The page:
The Greater Horn Oncology Symposium: Improving lives in Tanzania

by Eleanor Vasey

{image_1}In the shadow of majestic Mt. Kilimanjaro in the land of the Serengeti, a dedicated group of oncology physicians, educators and business leaders are working to build the first free-standing cancer center in Moshi, Tanzania, East Africa.

One might wonder why we should care about cancer care in faraway East Africa. However, it behooves us to remember that in the 21st century world of high-speed travel, the issue of healthcare and disease management in Tanzania and other developing regions of our shrinking global village can have a lasting worldwide impact. Of the 7 million cancer deaths worldwide each year, fully 70% occur in developing countries.

{image_2}Minnesota Oncology is proud to be major sponsor for this effort through corporate membership in the Foundation for Cancer Care in Tanzania, a Minnesota nonprofit established to help fund and to spread the word about this global health initiative.

On March 24 and 25, cancer care experts representing the Mayo Clinic, Minnesota Oncology, the University of California, the University of Chicago, and the University of Minnesota among others, convened in Moshi, Tanzania, on the campus of Kilimanjaro Christian Medical Center for the Greater Horn Oncology Symposium, focusing attention on the need for increased cancer care and discussing the elements of prevention, early diagnosis and treatment of cancer. An audience of 60 healthcare professionals from across the region was in attendance. Dr. Thomas P. Flynn, past president of Minnesota Oncology, spoke on the subject “Essential Elements of Medical Oncology Services,” reflecting on how to best provide medical oncology care with a limited number of available and affordable drugs.

{image_3}“Using a limited number of generic chemotherapy agents, we could have a major impact on the cancers that occur most commonly in this part of the world,” shared Dr. Flynn, “but we need facilities and trained personnel to make it work.”

Today, cancer care in East Africa is hampered by the cost of screening and early diagnosis, the lack of and high cost of radiation therapy, and low numbers of trained medical personnel. Diagnosis is delayed by inability to travel long distances for care, shame and the stigma of cancer that discourages many from seeking help. Fully 80% of cancer patients are diagnosed at very late stages when palliative care is the only option. Although basic healthcare is provided by the Ministry of Health, co-payment for a clinic visit can be $3 for a person earning an average of $1 per day.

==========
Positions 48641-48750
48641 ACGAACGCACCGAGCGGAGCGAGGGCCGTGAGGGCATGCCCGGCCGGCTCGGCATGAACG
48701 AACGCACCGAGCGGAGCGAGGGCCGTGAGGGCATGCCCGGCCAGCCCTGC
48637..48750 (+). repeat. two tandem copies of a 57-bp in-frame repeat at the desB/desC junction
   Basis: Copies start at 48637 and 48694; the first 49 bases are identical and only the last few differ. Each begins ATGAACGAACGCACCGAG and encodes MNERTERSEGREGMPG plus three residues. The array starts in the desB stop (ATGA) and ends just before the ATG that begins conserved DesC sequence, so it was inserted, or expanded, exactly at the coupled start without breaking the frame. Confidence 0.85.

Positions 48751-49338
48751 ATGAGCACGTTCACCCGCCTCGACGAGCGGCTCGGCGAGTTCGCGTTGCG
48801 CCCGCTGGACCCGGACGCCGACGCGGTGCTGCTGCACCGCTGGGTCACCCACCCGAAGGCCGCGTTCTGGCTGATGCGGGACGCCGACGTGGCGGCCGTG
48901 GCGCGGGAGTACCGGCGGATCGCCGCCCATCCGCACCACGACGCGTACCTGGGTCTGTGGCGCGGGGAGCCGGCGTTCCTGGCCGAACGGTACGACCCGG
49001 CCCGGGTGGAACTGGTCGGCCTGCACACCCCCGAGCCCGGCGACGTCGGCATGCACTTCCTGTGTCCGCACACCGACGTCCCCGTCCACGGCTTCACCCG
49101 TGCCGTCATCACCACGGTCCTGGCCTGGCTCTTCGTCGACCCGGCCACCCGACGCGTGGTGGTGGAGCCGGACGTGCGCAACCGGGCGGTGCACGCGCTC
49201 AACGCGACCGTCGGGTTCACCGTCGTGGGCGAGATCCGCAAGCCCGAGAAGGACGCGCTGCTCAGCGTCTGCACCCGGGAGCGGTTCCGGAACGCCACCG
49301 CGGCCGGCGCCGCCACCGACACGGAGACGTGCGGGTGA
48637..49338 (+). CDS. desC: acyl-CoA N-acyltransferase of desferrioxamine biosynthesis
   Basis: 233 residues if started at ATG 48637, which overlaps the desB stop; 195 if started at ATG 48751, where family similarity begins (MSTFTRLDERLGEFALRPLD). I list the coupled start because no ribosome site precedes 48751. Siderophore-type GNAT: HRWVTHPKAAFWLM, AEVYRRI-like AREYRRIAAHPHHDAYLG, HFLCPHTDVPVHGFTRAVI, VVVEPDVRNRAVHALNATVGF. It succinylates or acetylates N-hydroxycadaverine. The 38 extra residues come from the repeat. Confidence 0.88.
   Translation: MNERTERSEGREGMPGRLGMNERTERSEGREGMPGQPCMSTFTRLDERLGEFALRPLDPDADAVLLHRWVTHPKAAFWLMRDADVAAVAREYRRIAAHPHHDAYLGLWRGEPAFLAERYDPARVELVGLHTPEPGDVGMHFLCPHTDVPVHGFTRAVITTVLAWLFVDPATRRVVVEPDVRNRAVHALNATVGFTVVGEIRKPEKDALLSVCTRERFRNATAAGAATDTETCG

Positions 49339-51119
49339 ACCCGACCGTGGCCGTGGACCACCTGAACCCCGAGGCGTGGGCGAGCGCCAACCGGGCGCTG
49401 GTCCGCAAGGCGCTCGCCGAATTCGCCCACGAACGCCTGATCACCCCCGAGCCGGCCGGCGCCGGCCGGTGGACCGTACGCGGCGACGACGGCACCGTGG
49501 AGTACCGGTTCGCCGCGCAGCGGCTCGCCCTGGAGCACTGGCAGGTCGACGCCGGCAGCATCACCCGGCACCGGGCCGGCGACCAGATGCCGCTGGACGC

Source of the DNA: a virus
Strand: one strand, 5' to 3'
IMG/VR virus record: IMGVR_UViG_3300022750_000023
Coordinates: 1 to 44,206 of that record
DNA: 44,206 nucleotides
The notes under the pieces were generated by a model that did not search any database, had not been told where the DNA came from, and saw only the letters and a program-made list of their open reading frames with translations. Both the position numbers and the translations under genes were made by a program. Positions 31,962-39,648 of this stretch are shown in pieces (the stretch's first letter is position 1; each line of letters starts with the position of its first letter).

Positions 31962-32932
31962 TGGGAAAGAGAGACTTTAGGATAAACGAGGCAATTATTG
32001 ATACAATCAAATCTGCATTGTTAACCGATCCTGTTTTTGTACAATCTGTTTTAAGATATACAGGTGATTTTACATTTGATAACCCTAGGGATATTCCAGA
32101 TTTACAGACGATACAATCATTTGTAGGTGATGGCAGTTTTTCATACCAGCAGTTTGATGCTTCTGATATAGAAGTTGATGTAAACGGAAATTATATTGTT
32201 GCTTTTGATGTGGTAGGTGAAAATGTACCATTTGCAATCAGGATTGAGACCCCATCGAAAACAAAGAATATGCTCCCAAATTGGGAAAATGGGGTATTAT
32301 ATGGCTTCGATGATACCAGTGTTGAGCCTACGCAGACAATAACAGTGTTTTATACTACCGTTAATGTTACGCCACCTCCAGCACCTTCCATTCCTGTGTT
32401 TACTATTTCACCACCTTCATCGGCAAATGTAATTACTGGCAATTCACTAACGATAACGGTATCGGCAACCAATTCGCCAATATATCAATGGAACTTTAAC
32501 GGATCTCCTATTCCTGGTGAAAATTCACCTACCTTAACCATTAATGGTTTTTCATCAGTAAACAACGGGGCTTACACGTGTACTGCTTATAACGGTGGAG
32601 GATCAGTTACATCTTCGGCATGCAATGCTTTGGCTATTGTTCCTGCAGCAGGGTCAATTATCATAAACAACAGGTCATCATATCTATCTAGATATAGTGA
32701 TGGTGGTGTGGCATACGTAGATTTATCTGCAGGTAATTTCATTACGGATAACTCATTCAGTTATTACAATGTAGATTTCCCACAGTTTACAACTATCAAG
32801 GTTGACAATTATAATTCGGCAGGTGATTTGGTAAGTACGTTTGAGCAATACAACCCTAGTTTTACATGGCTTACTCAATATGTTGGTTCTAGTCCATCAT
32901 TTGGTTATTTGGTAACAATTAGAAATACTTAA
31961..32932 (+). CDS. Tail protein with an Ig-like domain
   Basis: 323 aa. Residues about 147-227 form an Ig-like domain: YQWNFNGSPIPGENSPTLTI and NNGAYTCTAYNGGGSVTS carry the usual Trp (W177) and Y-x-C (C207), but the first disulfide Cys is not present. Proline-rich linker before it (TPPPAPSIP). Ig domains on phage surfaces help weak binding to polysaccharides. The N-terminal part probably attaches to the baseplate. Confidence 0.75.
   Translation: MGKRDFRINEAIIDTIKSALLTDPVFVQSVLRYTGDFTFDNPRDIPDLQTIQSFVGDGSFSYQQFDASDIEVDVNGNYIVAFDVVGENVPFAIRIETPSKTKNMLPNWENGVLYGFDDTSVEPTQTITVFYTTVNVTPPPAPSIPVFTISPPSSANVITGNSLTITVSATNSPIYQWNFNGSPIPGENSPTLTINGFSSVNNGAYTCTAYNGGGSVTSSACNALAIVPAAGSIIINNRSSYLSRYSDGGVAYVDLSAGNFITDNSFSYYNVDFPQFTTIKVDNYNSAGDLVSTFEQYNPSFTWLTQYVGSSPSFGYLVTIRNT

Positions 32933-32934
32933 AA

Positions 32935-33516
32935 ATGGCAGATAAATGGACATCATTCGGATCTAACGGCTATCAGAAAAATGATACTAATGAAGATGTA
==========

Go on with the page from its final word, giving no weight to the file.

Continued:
{image_4}Tanzania, a nation of nearly 45 million people, currently has only one cancer treatment center – the Ocean Road Cancer Institute in Dar es Salaam— and access to cancer care is available to only 1% of the population.

Collaborative efforts by the Duke University Global Health Institute; Radiating Hope, Varian Medical Systems and the East Africa Medical Assistance Foundation (diagnostic radiology) have resulted in plans to build a comprehensive cancer center in Northern Tanzania. They envision an outpatient clinic with exam rooms and chemotherapy infusion bays, two vaults with equipment for delivery of radiation therapy, a brachytherapy unit, PACS system, MRI, treatment planning computers and CT diagnostic scanning capability. Long-term plans include medical training to develop a greater number of indigenous physicians, radiation therapists and nurses to maintain permanent, established and effective cancer care in this region.

Mark Jacobson, MD, MPH, director for the Foundation for Cancer Care in Tanzania, eloquently sums up the urgent need for cancer care in East Africa: “Cancer is the huge new epidemic facing Africa. Better control of acute infections and immunizations has led to an aging population at risk for cancer. Lifestyle has changed leading to obesity and lack of physical activity. Thirty-three percent of cancers in Africa are associated with underlying infections with many HIV-related cancers, HPV-related cervical cancer, and hepatitis viruses giving rise to hepatic cancer. The epidemiology of the continent has changed dramatically in the last decade.”

{image_5}Building this cancer center is an enormous task. Fundraising efforts are ongoing in several areas. The radiation oncologists of Radiating Hope, a volunteer operated nonprofit that combines a love of mountaineering with fundraising zeal, recruits sponsors for climbs of Mt. Kilimanjaro and sales of colorful prayer flags that are carried to the summit and then returned to the donors. Day-to-day operating costs for this project depend on individual and group partner memberships. For more information on this important global healthcare enterprise or to be part of the effort with a monetary donation, please visit the Tanzania Cancer Care website.




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